Trump: 'Hour of justice for the American worker'

Trump Republicans
President Trump speaks at the Republican congressional retreat at the Loews Hotel on Thursday.

President Trump told a conference of Republican members of Congress in Philadelphia that “the hour of justice for the American worker has arrived,” with a wall on the Mexican border, a crackdown on sanctuary cities, and renegotiated trade deals that will bring back U.S. jobs.

“We’re here now because tens of millions of Americans have placed their hopes in us, to transfer power from Washington, D.C., and give it back to the people,” Trump said, speaking to representatives and senators at their annual strategy retreat at the Loews hotel.

“Now we have to deliver,” Trump said. “Enough ‘all talk, no action.’ This is our chance to achieve lasting change for our beloved nation.”

He said that this session of Congress would be the “busiest” in years, and perhaps in history, working on repeal and replacement of the Affordable Care Act and an overhaul of the tax code to lower corporate taxes and levies on the middle class.

Trump and protesters in Philly: Click here for live blog recap.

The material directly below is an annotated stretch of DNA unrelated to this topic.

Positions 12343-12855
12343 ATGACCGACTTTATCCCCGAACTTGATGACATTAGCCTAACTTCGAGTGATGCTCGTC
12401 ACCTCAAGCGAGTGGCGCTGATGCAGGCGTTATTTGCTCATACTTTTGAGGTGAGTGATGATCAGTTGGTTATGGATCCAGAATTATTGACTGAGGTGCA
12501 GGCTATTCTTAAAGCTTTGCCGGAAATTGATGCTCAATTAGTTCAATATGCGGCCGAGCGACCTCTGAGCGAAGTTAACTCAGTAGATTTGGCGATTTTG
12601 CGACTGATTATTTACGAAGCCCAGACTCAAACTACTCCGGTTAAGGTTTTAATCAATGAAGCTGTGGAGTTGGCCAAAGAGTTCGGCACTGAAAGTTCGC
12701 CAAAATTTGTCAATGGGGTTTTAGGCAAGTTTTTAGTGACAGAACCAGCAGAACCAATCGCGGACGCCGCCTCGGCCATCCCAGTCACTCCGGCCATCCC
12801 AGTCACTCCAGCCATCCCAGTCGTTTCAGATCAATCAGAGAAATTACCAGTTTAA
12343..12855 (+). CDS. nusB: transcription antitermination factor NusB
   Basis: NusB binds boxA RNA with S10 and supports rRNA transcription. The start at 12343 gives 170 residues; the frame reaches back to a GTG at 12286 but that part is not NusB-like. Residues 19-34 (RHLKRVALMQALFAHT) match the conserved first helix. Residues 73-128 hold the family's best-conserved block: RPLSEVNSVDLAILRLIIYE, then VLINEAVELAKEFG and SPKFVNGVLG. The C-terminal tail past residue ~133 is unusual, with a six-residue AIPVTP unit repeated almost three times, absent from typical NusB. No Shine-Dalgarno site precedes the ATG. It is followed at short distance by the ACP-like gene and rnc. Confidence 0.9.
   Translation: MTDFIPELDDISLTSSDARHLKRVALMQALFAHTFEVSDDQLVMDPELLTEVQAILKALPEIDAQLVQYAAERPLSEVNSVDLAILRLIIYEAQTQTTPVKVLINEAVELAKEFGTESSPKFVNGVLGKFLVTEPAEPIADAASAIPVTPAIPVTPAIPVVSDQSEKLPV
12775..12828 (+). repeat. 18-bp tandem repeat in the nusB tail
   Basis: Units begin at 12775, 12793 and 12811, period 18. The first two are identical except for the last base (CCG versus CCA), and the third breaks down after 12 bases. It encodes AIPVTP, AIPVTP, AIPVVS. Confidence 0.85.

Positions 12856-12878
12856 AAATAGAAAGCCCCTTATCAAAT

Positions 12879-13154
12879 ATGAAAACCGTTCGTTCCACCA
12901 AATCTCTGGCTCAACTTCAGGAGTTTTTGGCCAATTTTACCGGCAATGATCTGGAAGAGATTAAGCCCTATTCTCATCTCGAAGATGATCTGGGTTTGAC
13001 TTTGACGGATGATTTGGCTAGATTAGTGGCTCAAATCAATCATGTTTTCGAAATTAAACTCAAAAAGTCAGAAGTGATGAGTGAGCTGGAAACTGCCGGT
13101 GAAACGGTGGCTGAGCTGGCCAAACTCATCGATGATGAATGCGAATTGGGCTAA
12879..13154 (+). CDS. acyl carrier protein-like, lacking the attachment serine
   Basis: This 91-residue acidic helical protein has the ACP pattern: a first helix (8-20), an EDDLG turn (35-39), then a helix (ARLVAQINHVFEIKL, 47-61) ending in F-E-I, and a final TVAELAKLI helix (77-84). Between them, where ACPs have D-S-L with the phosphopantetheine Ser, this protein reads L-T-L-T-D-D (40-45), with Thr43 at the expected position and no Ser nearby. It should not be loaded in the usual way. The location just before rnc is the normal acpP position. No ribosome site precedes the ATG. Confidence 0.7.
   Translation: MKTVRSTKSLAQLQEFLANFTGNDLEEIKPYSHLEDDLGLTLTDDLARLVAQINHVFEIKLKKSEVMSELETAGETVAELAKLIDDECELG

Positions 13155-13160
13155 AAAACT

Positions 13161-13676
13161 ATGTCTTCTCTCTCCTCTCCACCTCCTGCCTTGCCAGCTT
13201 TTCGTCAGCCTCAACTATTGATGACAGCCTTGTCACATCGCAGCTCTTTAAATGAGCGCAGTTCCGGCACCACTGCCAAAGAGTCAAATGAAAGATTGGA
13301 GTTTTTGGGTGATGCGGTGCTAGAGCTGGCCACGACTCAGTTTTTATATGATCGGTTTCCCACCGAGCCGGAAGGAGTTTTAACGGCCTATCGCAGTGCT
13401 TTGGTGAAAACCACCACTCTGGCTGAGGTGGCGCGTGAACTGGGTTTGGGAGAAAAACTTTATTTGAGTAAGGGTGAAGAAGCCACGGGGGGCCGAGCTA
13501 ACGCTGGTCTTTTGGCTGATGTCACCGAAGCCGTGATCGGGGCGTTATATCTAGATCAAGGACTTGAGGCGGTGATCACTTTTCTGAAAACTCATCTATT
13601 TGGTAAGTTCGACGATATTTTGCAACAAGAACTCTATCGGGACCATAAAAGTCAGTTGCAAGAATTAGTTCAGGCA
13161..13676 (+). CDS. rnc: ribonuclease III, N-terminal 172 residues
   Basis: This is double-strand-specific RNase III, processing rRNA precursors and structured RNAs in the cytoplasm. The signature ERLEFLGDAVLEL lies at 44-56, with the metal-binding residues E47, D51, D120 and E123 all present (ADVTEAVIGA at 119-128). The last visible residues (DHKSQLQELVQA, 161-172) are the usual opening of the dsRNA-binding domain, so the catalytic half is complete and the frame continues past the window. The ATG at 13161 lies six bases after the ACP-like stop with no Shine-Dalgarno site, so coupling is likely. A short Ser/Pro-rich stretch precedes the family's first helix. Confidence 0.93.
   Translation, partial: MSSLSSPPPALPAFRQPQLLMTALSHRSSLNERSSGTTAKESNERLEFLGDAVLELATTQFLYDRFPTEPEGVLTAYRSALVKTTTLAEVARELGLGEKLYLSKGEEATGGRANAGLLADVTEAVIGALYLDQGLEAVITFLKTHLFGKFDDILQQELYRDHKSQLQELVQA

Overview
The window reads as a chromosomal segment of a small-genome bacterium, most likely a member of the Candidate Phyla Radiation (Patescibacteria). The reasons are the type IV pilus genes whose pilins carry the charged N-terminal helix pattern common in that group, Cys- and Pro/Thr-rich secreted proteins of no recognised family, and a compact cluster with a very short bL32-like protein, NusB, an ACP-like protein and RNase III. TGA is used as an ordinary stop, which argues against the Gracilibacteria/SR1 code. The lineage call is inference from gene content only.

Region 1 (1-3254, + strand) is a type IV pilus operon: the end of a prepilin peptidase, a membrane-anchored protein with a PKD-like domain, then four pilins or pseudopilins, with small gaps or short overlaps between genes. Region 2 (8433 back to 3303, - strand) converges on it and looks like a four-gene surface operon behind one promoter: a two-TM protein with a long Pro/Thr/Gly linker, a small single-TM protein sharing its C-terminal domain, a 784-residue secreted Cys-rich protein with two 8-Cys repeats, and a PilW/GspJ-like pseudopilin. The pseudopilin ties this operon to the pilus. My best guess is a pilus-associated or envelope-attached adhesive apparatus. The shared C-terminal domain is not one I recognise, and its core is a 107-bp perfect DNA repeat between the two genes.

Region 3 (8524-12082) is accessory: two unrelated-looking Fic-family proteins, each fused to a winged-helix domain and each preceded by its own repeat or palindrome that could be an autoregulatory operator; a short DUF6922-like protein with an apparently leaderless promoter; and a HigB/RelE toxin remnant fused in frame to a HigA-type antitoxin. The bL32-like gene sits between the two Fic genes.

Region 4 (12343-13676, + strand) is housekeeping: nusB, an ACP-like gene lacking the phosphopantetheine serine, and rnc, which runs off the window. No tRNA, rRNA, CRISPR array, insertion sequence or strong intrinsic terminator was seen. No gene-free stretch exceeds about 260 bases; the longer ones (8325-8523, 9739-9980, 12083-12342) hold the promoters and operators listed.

Trump began by savoring his electoral victory in Pennsylvania; he was the first GOP nominee to carry the state since 1988. "They said Pennsylvania cannot be won. There is no path to victory in Pennsylvania for Trump. It was a great evening," the president said.

 It was Trump’s first trip outside Washington since he was inaugurated last Friday. Before the president arrived in Philadelphia, Mexican President Enrique Peña Nieto announced that he was canceling a planned visit with Trump.

“We will look for a date to schedule something in the future,” Press Secretary Sean Spicer told reporters aboard Air Force One en route to the city. “We will keep the lines of communication open.”

Speaking to the lawmakers, Trump said that he and Peña Nieto had “agreed” to cancel their meeting, which was to have been next week, because it would have been “fruitless.”

Trump spoke for 25 minutes. He did not answer questions from lawmakers off-camera, though Spicer told reporters that had been the plan.